Scott DeBoer of Micron Technology expects the adoption of artificial intelligence technology to buoy demand for memory chips in what the company calls the "data economy." While various startups claim they have the successors to DRAMs and flash memories, Micron is confident to rely on the 3D XPoint memory technology it jointly developed with Intel.
NXP Semiconductors brought out the eight-core S32S microcontroller, meant to work as part of a hardware platform for autonomous vehicles, with sampling scheduled for Q4. Fabricated with a 16-nanometer process and capable of operating at 800 megahertz, the MCU is seen reducing the time needed to develop software for advanced driver-assistance systems and other electronics for self-driving cars.
Syntiant, a Silicon Valley startup, is developing an artificial intelligence and machine learning processor intended to enable hardware-accelerated speech interfaces, with sampling expected this year. "We want to make it extremely easy to add voice control to any kind of device," says CEO Kurt Busch.
A team of engineers at MIT are creating a smart socket system which uses machine learning to cut down on tripped circuits. The system uses neural networks to categorize devices and help determine which detected arcs are dangerous.
Defining the requirements for edge memory is of utmost importance for its potential applications in artificial intelligence, automotive electronics, the internet of things and other uses, this analysis notes. "The hottest trend right now is AI and everything that’s not data center is considered edge because they're doing edge inference, where optimizations will take place for that," Ron Lowman of Synopsys says.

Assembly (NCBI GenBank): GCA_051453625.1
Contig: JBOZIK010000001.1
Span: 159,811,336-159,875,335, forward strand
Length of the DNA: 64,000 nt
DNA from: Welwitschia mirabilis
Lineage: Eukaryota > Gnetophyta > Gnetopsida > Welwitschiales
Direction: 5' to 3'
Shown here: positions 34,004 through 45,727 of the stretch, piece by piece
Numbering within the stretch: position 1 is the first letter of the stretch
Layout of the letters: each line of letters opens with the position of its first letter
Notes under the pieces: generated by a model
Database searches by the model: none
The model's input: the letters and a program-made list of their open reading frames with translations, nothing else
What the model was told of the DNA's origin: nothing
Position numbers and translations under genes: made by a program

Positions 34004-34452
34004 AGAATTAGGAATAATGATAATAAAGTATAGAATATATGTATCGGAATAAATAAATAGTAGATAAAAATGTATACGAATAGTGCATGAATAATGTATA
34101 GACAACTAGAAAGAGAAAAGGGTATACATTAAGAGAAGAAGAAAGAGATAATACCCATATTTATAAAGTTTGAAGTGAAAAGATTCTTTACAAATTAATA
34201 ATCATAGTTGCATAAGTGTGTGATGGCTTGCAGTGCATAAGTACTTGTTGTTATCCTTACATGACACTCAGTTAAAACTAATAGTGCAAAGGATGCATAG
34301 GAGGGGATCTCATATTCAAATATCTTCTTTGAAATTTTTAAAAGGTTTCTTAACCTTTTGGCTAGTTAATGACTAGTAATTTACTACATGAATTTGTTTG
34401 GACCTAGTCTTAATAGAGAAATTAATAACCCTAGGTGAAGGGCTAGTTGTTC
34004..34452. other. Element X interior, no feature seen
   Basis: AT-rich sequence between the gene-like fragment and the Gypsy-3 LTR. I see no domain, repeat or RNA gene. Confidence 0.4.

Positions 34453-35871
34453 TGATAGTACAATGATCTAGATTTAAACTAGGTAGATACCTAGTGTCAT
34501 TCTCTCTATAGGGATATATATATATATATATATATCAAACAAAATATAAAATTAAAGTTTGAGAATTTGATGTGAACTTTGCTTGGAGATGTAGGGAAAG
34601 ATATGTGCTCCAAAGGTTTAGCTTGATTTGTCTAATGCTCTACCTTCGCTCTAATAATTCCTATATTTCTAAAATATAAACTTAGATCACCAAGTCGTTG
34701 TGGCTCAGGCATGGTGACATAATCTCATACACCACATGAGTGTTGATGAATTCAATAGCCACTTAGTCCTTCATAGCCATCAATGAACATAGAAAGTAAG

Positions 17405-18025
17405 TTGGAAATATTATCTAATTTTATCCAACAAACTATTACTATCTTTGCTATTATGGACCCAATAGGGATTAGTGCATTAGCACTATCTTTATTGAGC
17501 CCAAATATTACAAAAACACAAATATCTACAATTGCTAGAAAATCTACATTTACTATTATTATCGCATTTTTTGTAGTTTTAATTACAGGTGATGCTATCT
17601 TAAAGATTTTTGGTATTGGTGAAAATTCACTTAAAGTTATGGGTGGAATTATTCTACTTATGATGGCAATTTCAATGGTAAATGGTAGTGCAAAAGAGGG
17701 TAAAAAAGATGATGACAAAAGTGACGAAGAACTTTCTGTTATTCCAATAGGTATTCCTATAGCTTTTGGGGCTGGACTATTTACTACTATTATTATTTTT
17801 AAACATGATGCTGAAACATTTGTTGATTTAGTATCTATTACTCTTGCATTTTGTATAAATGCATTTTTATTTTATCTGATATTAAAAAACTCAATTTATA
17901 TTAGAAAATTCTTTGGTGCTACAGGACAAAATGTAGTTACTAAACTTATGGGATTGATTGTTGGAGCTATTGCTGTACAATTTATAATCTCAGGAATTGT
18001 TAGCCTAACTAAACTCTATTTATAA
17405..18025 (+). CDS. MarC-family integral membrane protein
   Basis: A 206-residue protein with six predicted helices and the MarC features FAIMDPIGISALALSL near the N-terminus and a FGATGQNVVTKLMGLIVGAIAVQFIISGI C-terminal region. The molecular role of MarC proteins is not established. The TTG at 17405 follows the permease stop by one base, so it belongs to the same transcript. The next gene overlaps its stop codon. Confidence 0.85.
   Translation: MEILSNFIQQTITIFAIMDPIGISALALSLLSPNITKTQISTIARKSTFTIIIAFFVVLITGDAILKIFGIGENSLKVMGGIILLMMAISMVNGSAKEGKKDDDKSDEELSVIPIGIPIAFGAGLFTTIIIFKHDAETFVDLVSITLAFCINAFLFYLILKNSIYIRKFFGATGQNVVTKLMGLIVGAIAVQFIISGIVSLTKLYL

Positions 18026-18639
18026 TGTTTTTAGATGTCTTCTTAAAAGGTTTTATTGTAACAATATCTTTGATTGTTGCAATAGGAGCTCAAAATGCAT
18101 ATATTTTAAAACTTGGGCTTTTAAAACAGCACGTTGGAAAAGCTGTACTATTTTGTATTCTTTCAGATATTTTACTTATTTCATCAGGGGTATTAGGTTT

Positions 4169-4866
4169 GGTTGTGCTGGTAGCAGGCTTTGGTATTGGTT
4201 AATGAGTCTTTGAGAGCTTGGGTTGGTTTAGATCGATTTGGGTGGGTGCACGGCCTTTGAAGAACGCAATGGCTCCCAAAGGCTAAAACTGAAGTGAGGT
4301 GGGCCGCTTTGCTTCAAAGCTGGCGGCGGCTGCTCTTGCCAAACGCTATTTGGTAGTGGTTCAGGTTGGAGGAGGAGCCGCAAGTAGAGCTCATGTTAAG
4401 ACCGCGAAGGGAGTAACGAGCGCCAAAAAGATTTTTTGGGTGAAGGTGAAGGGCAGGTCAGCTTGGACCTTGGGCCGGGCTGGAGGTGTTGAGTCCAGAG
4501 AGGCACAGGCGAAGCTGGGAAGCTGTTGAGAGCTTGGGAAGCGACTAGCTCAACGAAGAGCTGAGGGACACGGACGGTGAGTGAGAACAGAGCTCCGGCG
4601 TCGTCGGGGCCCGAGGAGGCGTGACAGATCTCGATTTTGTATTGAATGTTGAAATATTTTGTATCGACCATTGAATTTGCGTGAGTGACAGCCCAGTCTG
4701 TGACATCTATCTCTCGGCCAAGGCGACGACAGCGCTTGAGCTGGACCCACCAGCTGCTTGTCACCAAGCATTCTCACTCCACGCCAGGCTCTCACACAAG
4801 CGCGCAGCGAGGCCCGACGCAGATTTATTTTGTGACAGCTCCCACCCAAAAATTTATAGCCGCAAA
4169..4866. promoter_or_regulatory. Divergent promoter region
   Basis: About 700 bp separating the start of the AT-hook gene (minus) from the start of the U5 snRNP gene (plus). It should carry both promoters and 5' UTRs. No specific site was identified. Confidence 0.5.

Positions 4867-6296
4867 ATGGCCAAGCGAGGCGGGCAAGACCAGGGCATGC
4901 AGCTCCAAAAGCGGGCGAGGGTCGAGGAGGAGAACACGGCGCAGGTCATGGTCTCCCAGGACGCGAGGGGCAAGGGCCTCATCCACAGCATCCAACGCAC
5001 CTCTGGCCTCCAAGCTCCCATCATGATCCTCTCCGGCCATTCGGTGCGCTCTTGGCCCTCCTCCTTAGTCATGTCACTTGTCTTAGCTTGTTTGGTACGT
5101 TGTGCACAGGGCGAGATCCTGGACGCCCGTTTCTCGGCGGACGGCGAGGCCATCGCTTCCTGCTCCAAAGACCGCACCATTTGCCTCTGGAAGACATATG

Samsung Electronics has reportedly initiated research and development on its second-generation 1y-nanometer DRAMs using its extreme ultraviolet lithography process. Industry sources say the chipmaker will start fabrication of 1y-nm DRAMs with the EUV process by 2020, after Samsung Foundry begins its 7nm Low Power Plus process with EUV for logic chips during the latter half of this year.
Jonathan Bakke of Applied Materials talks about the company's offerings for cobalt-based processes on its semiconductor production equipment, providing the technology for Taiwan Semiconductor Manufacturing Co. and Samsung Electronics to make microchips with 7-nanometer features. "Since IBM replaced aluminum with copper in 1997, the materials application field has seen little change, and therefore adopting cobalt has become a new major metal change to transistor contact and interconnect in 20 years," he says.
Lightwave Logic acquired the polymer intellectual property assets of Brazil-based BrPhotonics for an undisclosed sum. The developer of photonic devices and nonlinear optical polymer materials adds 15 polymer chemistry materials, devices, packaging and subsystems patents with the purchase.
University of California at San Diego researchers report developing a method of producing graphene electrodes with 100 times lower impedance, while retaining high transparency. These electrodes are well-suited for neural imaging, they say.
Zytronic brought out the ZXY500 line of multitouch controllers, meant to work with the company's touch sensors. The new controllers are said to reduce the air gap between the display and the sensor.
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